I picked up several more apples and stuffed them into my pockets, knowing that Jilda would make something amazing with them when she got home.

I snapped a photo as I rounded the barn. It's just another example of light, shadow, and too many shades of color to name.

Tuesday, November 18, 2014

Old photographs

One of my accomplishments this week was cleaning out my closet. Back in the corner where only spiders and wintering mice fear to tread, I found a plastic storage box as big as a footlocker.

Inside the box was a cache of old photographs that belonged to Jilda's mom. We found it store in the back of her closet after she died.

Jilda and I started dating when she was only 16, so I witnessed much of her life and that of her family, but some of these pictures I'd never seen.

I decided to scan these and share them with family, but as I worked Jilda would comment on her memory of the photographs.

The experience was moving. In fact, it's the subject of the column that will appear in Sunday's paper.

I know it's a cliche, but I'll say it once more: Old photographs are what add color to the tapestry of our lives.

Monday, November 17, 2014

Ushering November in right ~ my column from Sunday's paper

We had a cookout on the first day of November. It just didn’t seem right that Halloween fell on Friday night and the following day, the kids were still cranked on high fructose corn syrup and their costumes were barely wrinkled. Halloween should definitely be a two-day holiday.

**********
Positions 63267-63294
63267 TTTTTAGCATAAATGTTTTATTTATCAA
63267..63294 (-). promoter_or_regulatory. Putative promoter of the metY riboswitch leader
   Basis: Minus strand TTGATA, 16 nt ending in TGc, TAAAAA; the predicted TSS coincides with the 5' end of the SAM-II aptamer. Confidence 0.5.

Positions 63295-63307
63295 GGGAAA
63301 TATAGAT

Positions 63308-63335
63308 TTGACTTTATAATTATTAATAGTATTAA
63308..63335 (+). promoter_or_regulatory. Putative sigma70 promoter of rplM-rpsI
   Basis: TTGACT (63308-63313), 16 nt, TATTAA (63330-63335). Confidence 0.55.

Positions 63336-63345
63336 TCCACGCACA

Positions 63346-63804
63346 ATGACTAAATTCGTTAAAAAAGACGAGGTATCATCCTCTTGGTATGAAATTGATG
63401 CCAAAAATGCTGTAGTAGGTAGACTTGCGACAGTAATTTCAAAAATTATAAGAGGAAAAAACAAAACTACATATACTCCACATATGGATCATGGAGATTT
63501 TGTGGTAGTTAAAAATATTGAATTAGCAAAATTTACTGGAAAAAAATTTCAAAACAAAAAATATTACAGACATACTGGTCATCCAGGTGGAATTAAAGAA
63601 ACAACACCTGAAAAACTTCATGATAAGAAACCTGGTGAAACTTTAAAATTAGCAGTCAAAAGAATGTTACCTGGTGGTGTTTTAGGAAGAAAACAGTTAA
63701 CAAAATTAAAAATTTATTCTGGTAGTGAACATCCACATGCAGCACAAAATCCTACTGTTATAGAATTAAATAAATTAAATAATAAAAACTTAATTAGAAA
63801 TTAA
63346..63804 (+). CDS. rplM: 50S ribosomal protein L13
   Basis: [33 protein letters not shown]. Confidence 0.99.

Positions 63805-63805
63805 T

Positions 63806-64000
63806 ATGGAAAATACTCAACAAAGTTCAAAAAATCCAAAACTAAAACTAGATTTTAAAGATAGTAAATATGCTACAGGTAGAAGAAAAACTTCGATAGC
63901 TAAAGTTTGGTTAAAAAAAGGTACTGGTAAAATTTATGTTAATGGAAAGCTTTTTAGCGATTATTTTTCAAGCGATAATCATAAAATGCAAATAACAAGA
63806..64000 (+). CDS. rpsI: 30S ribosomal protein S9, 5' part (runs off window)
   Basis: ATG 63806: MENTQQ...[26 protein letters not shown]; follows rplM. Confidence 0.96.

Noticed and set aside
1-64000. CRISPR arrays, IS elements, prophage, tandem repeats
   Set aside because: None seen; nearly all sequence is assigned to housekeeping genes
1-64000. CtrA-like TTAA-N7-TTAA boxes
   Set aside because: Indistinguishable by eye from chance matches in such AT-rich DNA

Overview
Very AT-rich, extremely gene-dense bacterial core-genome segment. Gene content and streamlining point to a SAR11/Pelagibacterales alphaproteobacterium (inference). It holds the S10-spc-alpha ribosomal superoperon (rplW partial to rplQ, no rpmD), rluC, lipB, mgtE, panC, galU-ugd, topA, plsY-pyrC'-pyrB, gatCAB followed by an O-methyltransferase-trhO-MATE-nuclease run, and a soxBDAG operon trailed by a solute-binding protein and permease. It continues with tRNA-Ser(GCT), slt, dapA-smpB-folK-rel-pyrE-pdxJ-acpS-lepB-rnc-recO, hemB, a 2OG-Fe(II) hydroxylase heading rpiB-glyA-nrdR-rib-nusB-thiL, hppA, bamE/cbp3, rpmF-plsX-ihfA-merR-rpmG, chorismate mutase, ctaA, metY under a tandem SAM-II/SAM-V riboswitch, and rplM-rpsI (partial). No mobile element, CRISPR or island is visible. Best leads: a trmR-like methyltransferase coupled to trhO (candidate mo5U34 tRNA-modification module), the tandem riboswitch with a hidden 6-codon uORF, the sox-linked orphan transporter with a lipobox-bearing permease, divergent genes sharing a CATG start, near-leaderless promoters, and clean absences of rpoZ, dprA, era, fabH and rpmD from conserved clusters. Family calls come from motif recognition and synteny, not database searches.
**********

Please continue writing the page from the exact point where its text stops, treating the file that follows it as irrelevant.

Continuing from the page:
Jilda realized the opportunity a month or so before the end of October and started making plans. Its seems most of the parents were excited about such an event because it would be an opportunity for the kids to run off some of the sugar buzz left over from Halloween.

A call to our niece who is all about fun with the kids was in, and started ordering outside games for kids to play. I’m sure her credit card holders were smiling.

Our nephew Haven was all for it too. This was important too because he has the tractor and trailer we needed for the hayride.

Soon the commitments began rolling in. Jordan, his friends and cousins were excited.

The morning of the hayride, I gathered a truckload of oak and hickory from behind the barn to feed the fire pit. I put fresh charcoal in the grill and took another swipe at sweeping the deck even though I knew by party time it would be thick as a 1970s shag carpet with dried leaves and acorns.